Under pressure: Mitigating offensive line woes

Mitch Stringer-USA TODAY Sports

Even without personnel addition, can we expect the Offensive Line's play to improve come Week 1?

Only 10 days until kickoff. At the tail end of last season the Panthers Offensive Line was held together by metaphorical duct tape; Thomas Austin, Jeff Byers, and Bruce Campbell were seeing regular time, supplemented by a short lived Jeremy Bridges experiment. And yet, the Offense continued to produce, even paving the way for DeAngelo Williams' franchise single-game rushing record, albeit against one of the worst defenses in history.

As we close in on Week 1, it is apparent that this current rendition of the Carolina Panthers Offensive Line is more talented than its predecessor, despite the alarming lack of depth, at the moment. Of course that doesn't preclude the Front Office from augmenting the unit.

Throughout this preseason the Offense has looked woefully inept, almost entirely due to the substandard play on the line. Much of the blame has been directed towards newly minted Offensive Coordinator, Mike Shula. The fact of the matter is that Shula has not been playing with a full deck of cards, namely the designed quarterback runs, a large part of the Panthers' Offensive successes the past two years.

From what I've been able to discern, the Panthers are still running the route concepts and running plays that Rob Chudzinski instituted. While it remains to be seen how Shula will run the show during the regular season, I believe that the Shula Offense will not be dissimilar to the Chudzinski Offense.

How was the Offense able to mask the inability of its Offensive Line last season? Largely by minimizing Newton's exposure in the pocket via three step drops from the shotgun, as well as a healthy dose of constraint plays.

By my count, over the last four games of the 2012 regular season the Panthers called 148 pass plays, roughly 37 per game. In charting QB Cam Newton's drops, it is evident that there was a a focus on keeping the quarterback's time in the pocket succinct.

Week 14 versus Atlanta

Drops From the shotgun From under center Total
3-step 14 0 14
5-step 2 0 2
7-step 10 6 16
Screens/special 6 0 6

Special plays constitute packaged plays, as well as the odd sprint option, which, in tangent with screens of all varieties, make up constraint plays.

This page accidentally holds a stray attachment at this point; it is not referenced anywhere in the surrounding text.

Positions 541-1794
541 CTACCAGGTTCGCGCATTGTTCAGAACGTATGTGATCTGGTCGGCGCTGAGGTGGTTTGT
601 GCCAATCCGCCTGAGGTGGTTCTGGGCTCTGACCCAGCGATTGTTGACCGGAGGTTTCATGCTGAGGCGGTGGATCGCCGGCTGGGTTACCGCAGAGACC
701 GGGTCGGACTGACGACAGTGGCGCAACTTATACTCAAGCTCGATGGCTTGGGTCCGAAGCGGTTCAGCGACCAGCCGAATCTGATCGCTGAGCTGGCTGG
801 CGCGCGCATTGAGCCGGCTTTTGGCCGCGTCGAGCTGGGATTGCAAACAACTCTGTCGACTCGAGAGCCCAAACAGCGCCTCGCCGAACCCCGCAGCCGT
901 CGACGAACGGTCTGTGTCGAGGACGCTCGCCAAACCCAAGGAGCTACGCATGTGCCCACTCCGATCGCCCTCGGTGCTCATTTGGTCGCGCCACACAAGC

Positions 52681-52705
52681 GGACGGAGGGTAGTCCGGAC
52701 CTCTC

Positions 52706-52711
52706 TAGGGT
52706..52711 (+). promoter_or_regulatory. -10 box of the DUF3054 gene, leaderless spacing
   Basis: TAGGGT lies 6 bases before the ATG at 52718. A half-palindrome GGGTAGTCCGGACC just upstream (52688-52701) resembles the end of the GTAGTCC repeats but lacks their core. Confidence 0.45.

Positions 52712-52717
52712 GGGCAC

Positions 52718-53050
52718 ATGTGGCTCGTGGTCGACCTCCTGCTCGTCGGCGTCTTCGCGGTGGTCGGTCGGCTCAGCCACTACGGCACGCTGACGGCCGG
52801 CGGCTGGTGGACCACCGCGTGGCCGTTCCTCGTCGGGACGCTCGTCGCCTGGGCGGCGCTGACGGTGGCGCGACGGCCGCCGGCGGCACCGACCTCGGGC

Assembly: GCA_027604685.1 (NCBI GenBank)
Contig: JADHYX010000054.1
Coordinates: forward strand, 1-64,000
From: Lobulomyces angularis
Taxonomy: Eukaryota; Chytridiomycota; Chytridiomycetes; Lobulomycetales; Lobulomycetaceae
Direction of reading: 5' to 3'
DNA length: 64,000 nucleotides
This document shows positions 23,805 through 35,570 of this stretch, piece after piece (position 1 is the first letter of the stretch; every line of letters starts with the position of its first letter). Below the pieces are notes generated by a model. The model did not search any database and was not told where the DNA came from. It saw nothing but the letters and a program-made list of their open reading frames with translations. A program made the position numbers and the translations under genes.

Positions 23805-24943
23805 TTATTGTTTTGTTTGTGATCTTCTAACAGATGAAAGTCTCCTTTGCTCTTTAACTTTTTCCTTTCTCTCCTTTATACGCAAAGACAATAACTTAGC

Week 15 versus San Diego:

Drops From the shotgun From under center Total
3-step 12 2 14
5-step 0 1 1
7-step 9 8 17
Screens/special 4 2 6

Week 16 versus Oakland:

Drops From the shotgun From under center Total
3-step 10 0 10
5-step 3 0 3
7-step 9 7 16
Screens/special 5 0 5

Week 17 versus New Orleans:

Drops From the shotgun From under center Total
3-step 9 0 9
5-step 5 3 8
7-step 10 7 17
Screens/special 4 0 4

Weeks 14-17 totals:

Drops From the shotgun From under center Total Percentages
3-step 45 2 47 32%
5-step 10 4 14 10%
7-step 38 28 66 44%
Screens/special 19 2 21 14%

Week in and week out, the percentages stayed fairly similar. Much of the seven-step drops came in two-minute drills, late game situations, or obvious passing downs (i.e. 3rd down & 7+). Whereas five-step drops were rarely utilized, three-step drops from the shotgun were the top subsection, incurring 30% of pass plays alone. Additionally, when added together, 3-step drops and screens/special accounted for 46% of the passing offense.

As Football Outsiders noted, Carolina was a play-action heavy team last year, evident in the large amount of seven-step drops from under center, almost all of which involved play-action.

Rob Chudzinski used an effective blend of screens and play action to slow down opposing pass rushes, while utilizing three-step drops to minimize Newton's time in the pocket. It was during the seven-step drops, especially from under center, that Cam was under the most duress.

Back to the present, thus far in the preseason, Cam Newton has spent a lot of time under center, and taking seven-step drops, which has placed much more stress on the offensive line. At least through my observation, we haven't seen many screens or three-step drops from the shotgun, which has allowed defenses to successfully harass Newton and the passing game, encouraging blitzes.

Come September 8th, Week 1 versus Seattle, I believe we'll see more play from the shotgun, as well as three-step drops, and constraint plays. I don't expect this to massively improve the Offense in and of itself, but it should be helpful enough to enable Carolina to compete for a playoff spot.

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